Occasionally, I run into a dispensational or Free Grace writer who holds the view that the rewards believers will be given at the Judgment Seat of Christ are not for all eternity. Instead, they will only be for the millennial kingdom. As a result, rewards given by the Lord will only last 1000 years. After the millennial kingdom, in the eternal state (new heaven and earth), everyone will be equal.
While there are differences of opinions among such writers, I think a very common view among them is that the millennial kingdom must be seen as completely separate from the eternal state. The first 1000 years are seen as the kingdom of the Lord. This is when Christ will fulfill the Old Testament prophecies to the nation of Israel.
It must be said that rewards that can be enjoyed for 1000 years would certainly be great rewards and something to be desired. But it seems to me that the evidence points to rewards being eternal.
For example, in 2 Pet 1:10-11, part of the discussion concerns rewards. Those who are rewarded will have an abundant entrance into the kingdom. Here, the word kingdom occurs and certainly refers to the millennial kingdom. But Peter calls this kingdom “eternal.” The most natural sense of these verses is that the millennial kingdom is part of the eternal kingdom. We could say that the millennial kingdom is the first 1000 years of the eternal reign of Christ.
In 1 Cor 9:25, Paul says that the crown overcomers receive is imperishable. In Matt 6:20, Jesus says our treasure in heaven cannot be destroyed. It seems to me that if rewards end after 1000 years, that would not be the case. Crowns would indeed be perishable, and we would lose the treasures we have laid up in the heavens.
In Rev 21:1, John begins to describe the eternal state. A couple of things stand out. We are told that there will be kings among the nations (21:24). The very title of “kings” points to some having authority in the new earth. In the new earth, Jesus refers to those who have washed their robes and have the right to the tree of life. The latter is said to be a reward (Rev 2:7). The former can also be seen as a reward when we compare it to Rev 3:4-5, 18.
The Majority Text of Rev 22:14 is even more clear that rewards are being spoken of in the eternal state. It does not have “washed their robes” but instead says “keeps my commandments.” This is certainly rewards language. Those who keep the commandments will be rewarded. The verse also says that those who do so will be able to enter the city by the gates. This is probably best understood as an honor given to a select few.
In 2 Pet 3:10-13, Peter discusses the Tribulation period beginning as a thief in the night. He passes directly from that to the new heavens and the new earth. He does not mention the millennial kingdom. In other words, he goes from the Tribulation to the eternal state. This at least suggests that the millennial kingdom (which comes between those two things) is not to be seen as a completely separate thing. It seems Peter is including the millennial kingdom as part of Christ’s eternal reign.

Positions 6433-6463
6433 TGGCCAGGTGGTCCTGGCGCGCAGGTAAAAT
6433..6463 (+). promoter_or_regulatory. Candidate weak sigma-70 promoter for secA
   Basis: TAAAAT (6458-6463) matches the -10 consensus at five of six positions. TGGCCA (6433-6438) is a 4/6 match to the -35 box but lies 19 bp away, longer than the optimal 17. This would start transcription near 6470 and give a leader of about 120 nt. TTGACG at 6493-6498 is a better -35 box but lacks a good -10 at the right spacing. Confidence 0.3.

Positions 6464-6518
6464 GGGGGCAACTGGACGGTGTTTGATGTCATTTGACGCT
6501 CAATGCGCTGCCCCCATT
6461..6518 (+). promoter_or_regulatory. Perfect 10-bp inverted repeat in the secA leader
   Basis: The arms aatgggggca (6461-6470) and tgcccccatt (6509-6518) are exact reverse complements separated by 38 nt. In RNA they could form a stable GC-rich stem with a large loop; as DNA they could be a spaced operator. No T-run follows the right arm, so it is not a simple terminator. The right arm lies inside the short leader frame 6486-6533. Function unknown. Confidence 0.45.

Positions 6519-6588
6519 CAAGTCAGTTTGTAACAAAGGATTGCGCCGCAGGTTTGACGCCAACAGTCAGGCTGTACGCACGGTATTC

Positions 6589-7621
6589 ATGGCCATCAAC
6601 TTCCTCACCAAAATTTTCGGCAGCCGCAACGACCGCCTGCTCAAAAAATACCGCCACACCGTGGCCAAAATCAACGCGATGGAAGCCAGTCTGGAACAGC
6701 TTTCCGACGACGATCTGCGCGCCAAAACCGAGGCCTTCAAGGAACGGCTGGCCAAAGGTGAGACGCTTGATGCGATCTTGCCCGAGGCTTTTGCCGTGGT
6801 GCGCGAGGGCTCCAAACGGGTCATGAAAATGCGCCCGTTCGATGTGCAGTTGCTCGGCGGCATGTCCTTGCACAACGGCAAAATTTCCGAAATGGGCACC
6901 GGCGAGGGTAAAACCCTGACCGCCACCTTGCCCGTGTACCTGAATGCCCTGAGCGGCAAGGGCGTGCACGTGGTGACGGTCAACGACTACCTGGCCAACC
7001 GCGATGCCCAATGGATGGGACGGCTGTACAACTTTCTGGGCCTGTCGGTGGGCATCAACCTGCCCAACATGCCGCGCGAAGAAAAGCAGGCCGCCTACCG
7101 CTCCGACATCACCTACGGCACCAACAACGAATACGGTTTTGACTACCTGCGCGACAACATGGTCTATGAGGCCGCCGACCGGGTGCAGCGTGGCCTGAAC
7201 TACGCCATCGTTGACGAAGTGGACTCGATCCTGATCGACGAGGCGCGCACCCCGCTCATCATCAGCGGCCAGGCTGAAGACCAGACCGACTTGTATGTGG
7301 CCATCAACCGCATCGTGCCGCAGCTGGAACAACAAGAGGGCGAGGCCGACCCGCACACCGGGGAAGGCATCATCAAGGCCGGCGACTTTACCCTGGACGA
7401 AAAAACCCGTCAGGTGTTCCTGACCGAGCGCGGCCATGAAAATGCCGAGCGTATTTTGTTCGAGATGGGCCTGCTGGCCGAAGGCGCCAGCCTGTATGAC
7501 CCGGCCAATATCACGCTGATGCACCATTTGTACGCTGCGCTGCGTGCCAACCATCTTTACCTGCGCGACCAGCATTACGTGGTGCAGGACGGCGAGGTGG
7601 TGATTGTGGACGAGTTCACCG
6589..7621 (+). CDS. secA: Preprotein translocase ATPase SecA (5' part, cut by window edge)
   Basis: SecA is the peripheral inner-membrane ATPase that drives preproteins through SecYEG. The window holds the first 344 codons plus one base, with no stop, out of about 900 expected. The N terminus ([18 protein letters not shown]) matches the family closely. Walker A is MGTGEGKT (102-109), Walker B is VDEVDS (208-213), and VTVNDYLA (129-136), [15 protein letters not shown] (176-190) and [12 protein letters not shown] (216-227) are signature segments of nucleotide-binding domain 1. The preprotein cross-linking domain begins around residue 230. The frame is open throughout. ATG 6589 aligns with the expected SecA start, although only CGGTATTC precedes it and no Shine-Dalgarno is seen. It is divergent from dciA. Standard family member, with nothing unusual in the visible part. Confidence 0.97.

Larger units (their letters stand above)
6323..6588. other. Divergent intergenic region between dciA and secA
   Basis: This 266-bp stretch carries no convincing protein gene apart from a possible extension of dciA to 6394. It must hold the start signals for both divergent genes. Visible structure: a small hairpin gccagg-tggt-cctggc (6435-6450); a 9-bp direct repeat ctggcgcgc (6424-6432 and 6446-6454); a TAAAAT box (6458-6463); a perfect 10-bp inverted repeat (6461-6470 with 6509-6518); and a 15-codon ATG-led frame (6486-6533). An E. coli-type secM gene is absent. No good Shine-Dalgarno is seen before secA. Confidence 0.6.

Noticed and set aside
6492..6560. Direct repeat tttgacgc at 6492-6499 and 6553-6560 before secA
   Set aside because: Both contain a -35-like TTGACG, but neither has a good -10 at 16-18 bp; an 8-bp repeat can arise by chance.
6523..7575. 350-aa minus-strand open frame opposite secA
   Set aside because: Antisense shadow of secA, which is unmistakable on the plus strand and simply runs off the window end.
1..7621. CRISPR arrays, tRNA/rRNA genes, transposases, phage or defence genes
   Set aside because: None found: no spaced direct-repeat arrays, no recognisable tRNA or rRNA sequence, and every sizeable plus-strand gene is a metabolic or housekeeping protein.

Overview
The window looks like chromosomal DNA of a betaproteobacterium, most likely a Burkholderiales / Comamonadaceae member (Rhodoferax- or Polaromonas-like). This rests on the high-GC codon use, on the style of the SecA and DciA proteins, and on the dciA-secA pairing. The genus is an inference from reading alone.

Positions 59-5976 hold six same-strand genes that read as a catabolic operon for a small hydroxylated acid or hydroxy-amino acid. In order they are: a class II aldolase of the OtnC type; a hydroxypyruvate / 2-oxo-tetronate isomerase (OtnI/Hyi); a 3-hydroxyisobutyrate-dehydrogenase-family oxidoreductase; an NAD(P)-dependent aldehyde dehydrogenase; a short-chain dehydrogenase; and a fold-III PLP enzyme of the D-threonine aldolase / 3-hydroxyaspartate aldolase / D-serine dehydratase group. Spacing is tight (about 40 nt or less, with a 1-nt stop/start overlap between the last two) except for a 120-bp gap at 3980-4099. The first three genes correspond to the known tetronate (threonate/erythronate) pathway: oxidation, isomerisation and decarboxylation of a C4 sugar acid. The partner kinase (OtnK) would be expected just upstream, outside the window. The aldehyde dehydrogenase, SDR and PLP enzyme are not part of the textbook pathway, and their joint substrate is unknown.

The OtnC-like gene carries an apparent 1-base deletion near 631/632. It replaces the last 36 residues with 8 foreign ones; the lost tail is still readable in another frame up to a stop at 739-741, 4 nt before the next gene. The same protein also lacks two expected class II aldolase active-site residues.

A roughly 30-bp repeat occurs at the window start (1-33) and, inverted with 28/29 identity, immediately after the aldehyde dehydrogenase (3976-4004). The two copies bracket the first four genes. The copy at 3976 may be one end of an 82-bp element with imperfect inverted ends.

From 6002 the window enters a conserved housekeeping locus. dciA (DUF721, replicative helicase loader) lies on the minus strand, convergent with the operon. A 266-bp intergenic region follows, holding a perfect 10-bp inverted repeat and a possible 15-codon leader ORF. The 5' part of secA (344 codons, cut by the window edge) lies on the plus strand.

Finally, I think it might be helpful to speak of these things in general terms by asking a few questions. If we agree that the Bible speaks of rewards during the first 1000 years of Christ’s rule, why would we conclude that they must be taken away at the end of that 1000 years? While Christ could certainly do so, it seems strange that He would give imperishable crowns for faithfulness and then collect them back 1000 years later. Nothing will have changed with those who have received these crowns. They will still be in glorified bodies. They will still be in the kingdom of God. One reward is a new name given to those who are faithful (Rev 2:17). Are we to assume that after 1000 years, that new name will be taken away, and the Lord will no longer call the faithful believer by that name?
The New Testament teaches that the rewards faithful believers will be given will be greater than anything they gave up to obtain these rewards. These rewards demonstrate the generosity of the Lord. A martyr’s crown, for example, will be given to one who gives up his earthly life for the Lord. Logically speaking, which magnifies the graciousness of the Lord more, a crown someone receives for 1000 years, or one he wears for all eternity?
Also, we can speak in terms of analogy. The angels have differences among themselves, differences of status and authority. These differences have been in operation since before the creation of the world. Will such distinctions cease to exist in the eternal state? Will Michael stop being an archangel? While it is possible that is the case, there is nothing in the Scriptures that tell us that will be the case. If angels will have differences in the eternal state, why do we suggest believers won’t?
The Bible does not say that our imperishable rewards will be taken away in the eternal state. One may interpret imperishable to simply mean a very long time, such as 1000 years. It seems to me, however, that the New Testament supports the idea that these rewards really are eternal.